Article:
If you and your kids haven’t discovered Fiona the Hippo yet, well, you are welcome. Born prematurely in the Cincinnati Zoo, Fiona struggled to survive – and a savvy zoo employee tracked the whole story on social media. Since then, videos of the tiny hippo have gotten thousands and thousands of views. T-shirts and other swag have been made to celebrate her, and she’s become a bonafide internet star.

The Origin of Everything, “Why DO We Eat Artificial Flavors?”

This new channel from PBS Digital Studios is packed with fascinating, nicely produced videos that explain questions kids have that parents can’t always answer. Where does the nuclear family come from? Why do women give birth lying down? How does your rubber ducky explain colonialism? (!) And of course, my kids’ favorite, “Why DO We Eat Artificial Flavors?” Parents will learn a lot from these videos too. And the host Danielle Bainbridge (a Yale doctoral candidate who says she likes telling people she’s a Ravenclaw) is incredibly charming, and makes learning history seem super cool — quite a coup.

Advertisement

Olive Us, “How to Be Two”

My kids love watching other kids do things, even things as simple as making cookies, or having a picnic, or putting on a puppet show. Consequently, my kids and I are all super obsessed with the gorgeous, well-designed Olive Us video series, made by the family behind the beloved Design Mom blog. These six kids are all different ages, so the videos are sure to appeal to kids of various ages too. Something I’ve always loved about these videos is how they portray siblings seeming to really get along. I use the video of the kids cleaning up after dinner together as happy sibling chore-doing propaganda (shhh). While the Olive Us kids haven’t uploaded a new video in a few years, we still love all of their gorgeous archives!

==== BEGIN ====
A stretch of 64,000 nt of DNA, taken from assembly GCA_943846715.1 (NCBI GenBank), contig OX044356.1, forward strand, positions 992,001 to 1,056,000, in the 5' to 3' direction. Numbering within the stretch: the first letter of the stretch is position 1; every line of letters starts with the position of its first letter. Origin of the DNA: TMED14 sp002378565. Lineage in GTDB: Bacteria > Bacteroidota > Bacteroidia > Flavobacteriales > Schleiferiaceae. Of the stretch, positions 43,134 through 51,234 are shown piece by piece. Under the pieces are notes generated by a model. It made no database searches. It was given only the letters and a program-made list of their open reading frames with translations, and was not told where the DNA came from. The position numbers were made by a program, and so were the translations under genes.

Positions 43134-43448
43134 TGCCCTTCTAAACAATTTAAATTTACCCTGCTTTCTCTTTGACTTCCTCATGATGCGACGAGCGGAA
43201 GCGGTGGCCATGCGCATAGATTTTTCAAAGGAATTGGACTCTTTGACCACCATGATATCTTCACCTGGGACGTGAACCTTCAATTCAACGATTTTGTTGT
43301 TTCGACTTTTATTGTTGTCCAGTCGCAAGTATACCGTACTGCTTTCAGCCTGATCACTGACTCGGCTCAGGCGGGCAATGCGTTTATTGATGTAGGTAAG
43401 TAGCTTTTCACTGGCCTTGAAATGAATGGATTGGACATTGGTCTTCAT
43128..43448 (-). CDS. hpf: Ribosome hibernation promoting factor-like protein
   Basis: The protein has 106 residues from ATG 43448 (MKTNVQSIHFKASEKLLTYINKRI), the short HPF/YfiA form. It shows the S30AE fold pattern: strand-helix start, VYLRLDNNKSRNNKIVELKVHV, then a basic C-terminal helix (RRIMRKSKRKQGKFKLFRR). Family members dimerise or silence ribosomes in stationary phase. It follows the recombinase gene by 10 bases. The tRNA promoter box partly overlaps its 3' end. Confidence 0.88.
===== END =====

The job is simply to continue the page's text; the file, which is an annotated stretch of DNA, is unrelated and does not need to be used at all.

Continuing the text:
TED Ed, “The Egg Drop Riddle”

What’s better than an educational video that feels like pure fun to watch? Now that my kids are elementary school-aged, they love the whole lineup of TED Ed videos, especially the riddles. These beautifully animated shorts are brought to you by the same people who invented the TED Talk. I would never be so cynical as to suggest that kids training their brains to solve riddles is good for acing standardized tests but, well, let’s just say these brain-twisting videos are really fun.

Advertisement

Chris Hadfield, “Space Oddity”

Here it is, one of the awesomest things to ever happen on the internet—astronaut Chris Hadfield rocking out to David Bowie’s song “Space Oddity” on the International Space Station. I can’t tell you how many times my kids and I have reviewed the video of the astronaut floating around, playing guitar in zero gravity. Chills! And now that Hadfield is back on earth and off the space station, he and his son have started an entire channel, Rare Earth, of charming and curious videos about really cool parts of the world. They go from the ocean floor to Japan to Canada, and the 10-minute-or-so videos they create are interesting mini-docs perfect for curious, older kids. Plus, isn’t it nice to see parents and kids making cool things together?

Amy Shearn is a novelist, essayist, and editor. She lives in Brooklyn.

This post is a sponsored collaboration between Intel and Studio@Gizmodo.

Intel, Intel Core and the Intel logo are trademarks of Intel Corporation or its subsidiaries in the U.S. and/or other countries.